"For not only collaborative behavior but an increase on the return on investments when it comes to the outdoors and outdoor industry," Gillis said.

Reigner echoed Gillis. Outdoor Recreation in Pennsylvania involves all of those stakeholders as well as regional coordination between the entities, he said.

The establishment of his role acknowledges that the industry is a big and integrated sector and that somebody within the state government can help bring all of the interests together, he said.

Directors or Offices of Outdoor Recreation are a fairly new trend, said Gillis. Utah was the first to establish the role in around 2015, followed by Colorado, she said.

The Outdoor Industry Association is collecting data about the impact of the role, Gillis said, pointing out that because of the increase in people using outdoor spaces during the pandemic the need for a person or office to collaborate with all the stakeholders of the outdoor economy is so badly needed.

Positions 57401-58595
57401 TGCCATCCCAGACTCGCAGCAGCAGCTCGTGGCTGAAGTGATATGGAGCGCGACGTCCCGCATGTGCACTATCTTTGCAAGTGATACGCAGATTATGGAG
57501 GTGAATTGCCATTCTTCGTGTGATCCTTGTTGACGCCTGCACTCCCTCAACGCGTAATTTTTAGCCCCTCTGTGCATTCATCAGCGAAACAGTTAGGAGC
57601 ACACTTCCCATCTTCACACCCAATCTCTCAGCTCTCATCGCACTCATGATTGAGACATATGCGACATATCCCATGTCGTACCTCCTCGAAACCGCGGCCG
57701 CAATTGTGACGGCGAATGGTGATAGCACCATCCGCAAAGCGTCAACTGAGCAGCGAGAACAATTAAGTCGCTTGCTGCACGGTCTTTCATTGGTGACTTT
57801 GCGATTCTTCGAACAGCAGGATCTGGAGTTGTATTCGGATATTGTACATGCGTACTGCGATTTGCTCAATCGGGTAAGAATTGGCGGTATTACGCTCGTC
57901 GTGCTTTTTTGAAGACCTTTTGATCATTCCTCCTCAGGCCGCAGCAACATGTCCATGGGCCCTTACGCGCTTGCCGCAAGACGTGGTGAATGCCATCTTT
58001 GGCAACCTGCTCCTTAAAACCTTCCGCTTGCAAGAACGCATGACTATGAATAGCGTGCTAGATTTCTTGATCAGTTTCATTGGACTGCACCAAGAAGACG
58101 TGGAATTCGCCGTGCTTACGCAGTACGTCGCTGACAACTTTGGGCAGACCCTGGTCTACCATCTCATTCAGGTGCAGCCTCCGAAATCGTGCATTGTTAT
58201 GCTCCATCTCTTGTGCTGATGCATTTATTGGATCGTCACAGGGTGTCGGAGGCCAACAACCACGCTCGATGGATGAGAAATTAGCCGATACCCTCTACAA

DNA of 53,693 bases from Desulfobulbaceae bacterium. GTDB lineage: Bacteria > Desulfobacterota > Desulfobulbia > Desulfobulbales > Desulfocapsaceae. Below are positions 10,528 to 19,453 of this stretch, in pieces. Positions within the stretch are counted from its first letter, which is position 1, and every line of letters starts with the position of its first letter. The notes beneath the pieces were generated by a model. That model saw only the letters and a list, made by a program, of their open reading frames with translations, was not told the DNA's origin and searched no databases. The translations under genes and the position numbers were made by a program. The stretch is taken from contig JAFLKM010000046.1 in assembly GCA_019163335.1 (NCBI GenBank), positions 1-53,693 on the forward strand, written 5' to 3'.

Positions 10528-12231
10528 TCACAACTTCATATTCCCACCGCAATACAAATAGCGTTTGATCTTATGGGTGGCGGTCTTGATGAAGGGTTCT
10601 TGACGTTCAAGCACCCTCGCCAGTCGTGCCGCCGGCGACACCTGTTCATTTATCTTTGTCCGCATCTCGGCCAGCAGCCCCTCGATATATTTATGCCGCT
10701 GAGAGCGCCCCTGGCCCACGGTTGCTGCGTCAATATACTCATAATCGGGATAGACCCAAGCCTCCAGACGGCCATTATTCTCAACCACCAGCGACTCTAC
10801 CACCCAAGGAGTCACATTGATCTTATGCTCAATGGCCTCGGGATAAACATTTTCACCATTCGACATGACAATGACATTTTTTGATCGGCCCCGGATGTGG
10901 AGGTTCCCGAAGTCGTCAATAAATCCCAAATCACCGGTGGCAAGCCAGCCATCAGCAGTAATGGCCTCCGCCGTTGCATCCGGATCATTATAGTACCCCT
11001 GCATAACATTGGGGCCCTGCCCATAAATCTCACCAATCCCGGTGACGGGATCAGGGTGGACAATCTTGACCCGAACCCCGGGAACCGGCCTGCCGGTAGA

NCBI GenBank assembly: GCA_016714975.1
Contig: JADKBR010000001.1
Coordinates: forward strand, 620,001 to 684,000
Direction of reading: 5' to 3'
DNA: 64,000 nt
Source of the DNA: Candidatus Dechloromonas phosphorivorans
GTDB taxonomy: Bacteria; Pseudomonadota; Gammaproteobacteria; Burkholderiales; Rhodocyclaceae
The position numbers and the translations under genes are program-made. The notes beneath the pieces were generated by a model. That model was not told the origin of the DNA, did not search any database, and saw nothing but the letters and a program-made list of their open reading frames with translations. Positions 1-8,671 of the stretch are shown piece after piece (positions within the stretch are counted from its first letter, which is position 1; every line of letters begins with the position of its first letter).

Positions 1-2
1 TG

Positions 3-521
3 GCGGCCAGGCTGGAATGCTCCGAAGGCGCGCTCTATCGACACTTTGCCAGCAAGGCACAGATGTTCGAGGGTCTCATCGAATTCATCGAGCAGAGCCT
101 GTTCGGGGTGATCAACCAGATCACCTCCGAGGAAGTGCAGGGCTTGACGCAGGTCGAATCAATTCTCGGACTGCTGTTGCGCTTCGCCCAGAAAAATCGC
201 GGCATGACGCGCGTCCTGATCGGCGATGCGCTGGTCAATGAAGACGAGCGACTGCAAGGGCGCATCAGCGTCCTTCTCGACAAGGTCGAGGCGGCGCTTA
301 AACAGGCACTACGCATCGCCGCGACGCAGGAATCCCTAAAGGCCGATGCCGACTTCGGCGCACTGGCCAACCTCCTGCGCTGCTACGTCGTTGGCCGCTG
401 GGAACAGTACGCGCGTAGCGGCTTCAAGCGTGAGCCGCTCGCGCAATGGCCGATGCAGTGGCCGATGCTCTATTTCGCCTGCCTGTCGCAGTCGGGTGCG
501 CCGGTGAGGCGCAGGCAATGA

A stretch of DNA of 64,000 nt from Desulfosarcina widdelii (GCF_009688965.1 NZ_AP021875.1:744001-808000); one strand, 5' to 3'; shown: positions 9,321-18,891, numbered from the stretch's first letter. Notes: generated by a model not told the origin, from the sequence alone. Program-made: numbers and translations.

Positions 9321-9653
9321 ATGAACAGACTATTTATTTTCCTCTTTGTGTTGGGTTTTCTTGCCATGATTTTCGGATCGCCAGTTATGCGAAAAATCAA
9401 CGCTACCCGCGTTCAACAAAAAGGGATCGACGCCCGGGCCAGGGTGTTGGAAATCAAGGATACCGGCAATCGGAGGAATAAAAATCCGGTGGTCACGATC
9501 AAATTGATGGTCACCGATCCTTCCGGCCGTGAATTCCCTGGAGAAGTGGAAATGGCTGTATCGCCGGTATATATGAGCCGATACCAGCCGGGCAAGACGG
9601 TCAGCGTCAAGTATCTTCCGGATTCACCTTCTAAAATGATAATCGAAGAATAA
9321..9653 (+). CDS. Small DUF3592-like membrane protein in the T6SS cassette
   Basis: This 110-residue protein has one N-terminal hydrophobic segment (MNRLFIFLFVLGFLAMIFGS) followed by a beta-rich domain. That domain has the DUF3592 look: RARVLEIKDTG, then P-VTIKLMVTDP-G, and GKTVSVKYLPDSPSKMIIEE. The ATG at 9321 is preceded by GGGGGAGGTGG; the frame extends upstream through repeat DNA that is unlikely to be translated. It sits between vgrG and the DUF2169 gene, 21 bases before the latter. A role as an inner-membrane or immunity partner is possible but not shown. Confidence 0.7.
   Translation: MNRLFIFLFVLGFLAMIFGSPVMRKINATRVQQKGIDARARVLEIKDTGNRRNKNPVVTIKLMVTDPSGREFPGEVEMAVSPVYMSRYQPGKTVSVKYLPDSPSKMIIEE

"I will say in those states that had offices or directors, you saw kind of a better or … more cohesive management or response to the uptake of outdoor recreation across the United States," Gillis said.

Pennsylvania was no stranger to a sudden burst in outdoor recreation because of the pandemic. But Reigner believes it was growth on top of an already-expanding industry in the state.

He sees trends happening not just statewide but industry-wide that the Keystone State should take advantage of including new and different types of outdoor recreation, including electric bikes and other technology driven trends. He said the days of calling a park office or ranger for information are over and the state should take advantage of social media and smartphone apps.